Why Measure Weather ?

Why measure weather? It doesn’t matter where we live in the world, being able to predict the weather is an advantage. Most activities are closely linked to the weather, and communities that have some idea about, “what the weather will do" can plan their in activities. People have developed local lore about weather, for example; “Red Sky at night, sailor’s delight; Red sky in the morning, sailor take warning; Clear moon, frost soon; Rainbow in the morning gives you fair warning.” How useful do you think these saying are? By measuring and observing weather we see patterns occurring and these patterns often continue providing a basis for predicting, or forecasting weather.

To do this weather and radar stations around the globe measure wind speed and direction, rainfall, cloud type/height/direction/coverage, the air pressure, snowfall depth etc which provides an information base to predict or forecast future weather.

Stability and averages of weather is important because civilisations rely on consistent predictable conditions for resource supply. For instance, weather warnings are often issued for safety and economic reasons, and can include the following:

Why Measure Weather

• Stock Warnings – Weather warnings for stock farmers, advising them of cold, wet and windy weather which otherwise can have a disastrous impact on livestock, particularly freshly-shorn sheep, as well as young animals such as lambs and calves. One cold winter morning I saw over three hundred freshly shorn sheep lying dead in paddock. The farmer had ignored meteorological warnings and did not move the animals into a protected area, which cost hundreds of animal lives and destroyed a significant portion of his breeding ewes.

• Crop Warnings – The weather not only affects comfort levels for humans, it can also have a serious impact on agricultural crops. When the weather is warm and humid, people can feel lethargic, but these conditions also mean fungal diseases can take hold in crops, reducing yields and spoiling fruit. Warnings where humid conditions are predicted allow farmers time to treat fruit crops in order to prevent out-breaks of fungal diseases.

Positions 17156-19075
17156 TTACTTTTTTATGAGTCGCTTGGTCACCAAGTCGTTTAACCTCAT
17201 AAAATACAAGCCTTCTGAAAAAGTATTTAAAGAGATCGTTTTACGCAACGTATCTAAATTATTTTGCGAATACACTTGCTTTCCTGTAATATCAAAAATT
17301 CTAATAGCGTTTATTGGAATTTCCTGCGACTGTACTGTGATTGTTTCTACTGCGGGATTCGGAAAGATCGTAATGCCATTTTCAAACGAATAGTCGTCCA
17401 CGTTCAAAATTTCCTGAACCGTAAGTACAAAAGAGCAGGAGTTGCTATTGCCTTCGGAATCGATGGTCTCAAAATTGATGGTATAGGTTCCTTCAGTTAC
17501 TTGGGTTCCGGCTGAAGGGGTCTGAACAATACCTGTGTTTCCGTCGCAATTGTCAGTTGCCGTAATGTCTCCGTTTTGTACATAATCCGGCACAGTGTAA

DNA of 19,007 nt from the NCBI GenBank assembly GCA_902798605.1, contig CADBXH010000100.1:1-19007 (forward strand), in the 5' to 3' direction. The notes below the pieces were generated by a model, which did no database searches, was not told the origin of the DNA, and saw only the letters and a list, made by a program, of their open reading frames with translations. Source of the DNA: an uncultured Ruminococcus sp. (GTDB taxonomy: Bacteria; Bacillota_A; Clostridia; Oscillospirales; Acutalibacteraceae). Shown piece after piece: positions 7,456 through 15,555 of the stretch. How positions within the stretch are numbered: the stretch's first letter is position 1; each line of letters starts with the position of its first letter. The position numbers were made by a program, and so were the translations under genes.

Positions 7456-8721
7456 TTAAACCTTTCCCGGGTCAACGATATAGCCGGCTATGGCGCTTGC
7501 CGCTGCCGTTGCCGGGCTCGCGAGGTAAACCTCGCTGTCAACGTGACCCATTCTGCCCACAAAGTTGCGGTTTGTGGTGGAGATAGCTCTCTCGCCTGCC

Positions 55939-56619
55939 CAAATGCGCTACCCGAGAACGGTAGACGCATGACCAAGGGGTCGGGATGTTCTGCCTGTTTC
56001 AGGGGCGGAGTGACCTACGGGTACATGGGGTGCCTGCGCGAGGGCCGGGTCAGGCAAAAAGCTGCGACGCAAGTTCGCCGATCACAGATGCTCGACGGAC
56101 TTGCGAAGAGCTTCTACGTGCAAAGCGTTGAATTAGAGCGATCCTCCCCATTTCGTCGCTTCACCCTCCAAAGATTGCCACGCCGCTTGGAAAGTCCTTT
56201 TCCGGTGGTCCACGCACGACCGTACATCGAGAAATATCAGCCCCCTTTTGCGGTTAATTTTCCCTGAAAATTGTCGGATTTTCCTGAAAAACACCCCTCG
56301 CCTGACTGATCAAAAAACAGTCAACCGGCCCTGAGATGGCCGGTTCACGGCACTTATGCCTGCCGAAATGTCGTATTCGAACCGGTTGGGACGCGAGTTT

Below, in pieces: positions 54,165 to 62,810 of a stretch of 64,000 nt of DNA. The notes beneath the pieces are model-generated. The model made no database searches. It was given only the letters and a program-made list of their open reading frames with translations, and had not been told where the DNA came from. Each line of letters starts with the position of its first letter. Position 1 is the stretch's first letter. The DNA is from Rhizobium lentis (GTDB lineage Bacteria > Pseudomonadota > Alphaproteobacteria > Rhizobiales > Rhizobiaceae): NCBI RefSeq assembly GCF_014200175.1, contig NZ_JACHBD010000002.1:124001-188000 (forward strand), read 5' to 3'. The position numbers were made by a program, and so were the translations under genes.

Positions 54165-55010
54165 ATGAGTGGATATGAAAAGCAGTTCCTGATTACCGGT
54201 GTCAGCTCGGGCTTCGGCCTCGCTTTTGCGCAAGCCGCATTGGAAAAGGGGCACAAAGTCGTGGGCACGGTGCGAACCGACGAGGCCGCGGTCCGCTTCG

• Marine and Boating Warnings – Apart from issuing forecasts for recreational boating pleasure and safety, warnings for shipping are important as water transport is generally the most economical and efficient means to move goods between countries. Warnings and forecasts assist marine traffic to avoid hazardous weather conditions, which keeps transport costs down, and thus making products more affordable. The U.S. Department of Commerce reports that, “more than 90 percent of the goods imported into the United States arrive via the oceans. Why measure weather ? – Maritime commerce results in a contribution of $78.6 billion annually and generates nearly 16 million jobs. One out of six jobs in the U.S. is marine related. Further, over 77 million Americans enjoy recreational boating, an industry that generates nearly $18 billion annually in sales of boats and related materials."

• Air traffic – The aviation industry is especially sensitive to the weather. Fog and/or exceptionally low cloud ceilings can prevent many aircraft landing and taking off. Similarly, turbulence and icing can be hazards whilst in flight. Thunderstorms are a problem for all aircraft, due to severe turbulence and icing, as well as large hail, strong winds, and lightning, all of which can cause fatal damage to an aircraft in flight. On a day to day basis airliners are routed to take advantage of the jet stream tailwind to improve fuel efficiency. Air crews are briefed prior to take off on the conditions to expect en route and at their destination.

Cyclones, Hurricanes, Tornadoes and Storms – One of the main end users of a forecast is the general public. Thunderstorms can cause strong winds, dangerous lightning strikes leading to deaths and power outages, and widespread hail damage. Heavy snow or rain can bring transportation and commerce to a stand-still, as well as cause flooding in low-lying areas. Excessive heat or cold waves can kill or sicken those without adequate utilities, to warm or cool themselves.

There is no doubt that weather plays a major role in all human life, and extreme variations cause personal distress, disrupt economies and can even destroy life. For instance the heatwaves that swept across Europe in 2003 were responsible for 20,000 deaths in France alone. Flooding causes more damage in the United States than any other severe weather related event, with an average annual cost of around $4.6 billion.

Why measure weather? Prolonged droughts in developed countries costs billions of dollars in lost revenue, and in fragmented under-developed countries it often means millions of people dying.

Why measure weather? Hurricane Katrina was the deadliest hurricane to strike the United States since 1928 and mortality reports indicate approximately 1,000 Katrina-related deaths in Louisiana, 200 in Mississippi, and 20 in Florida, Alabama, and Georgia.

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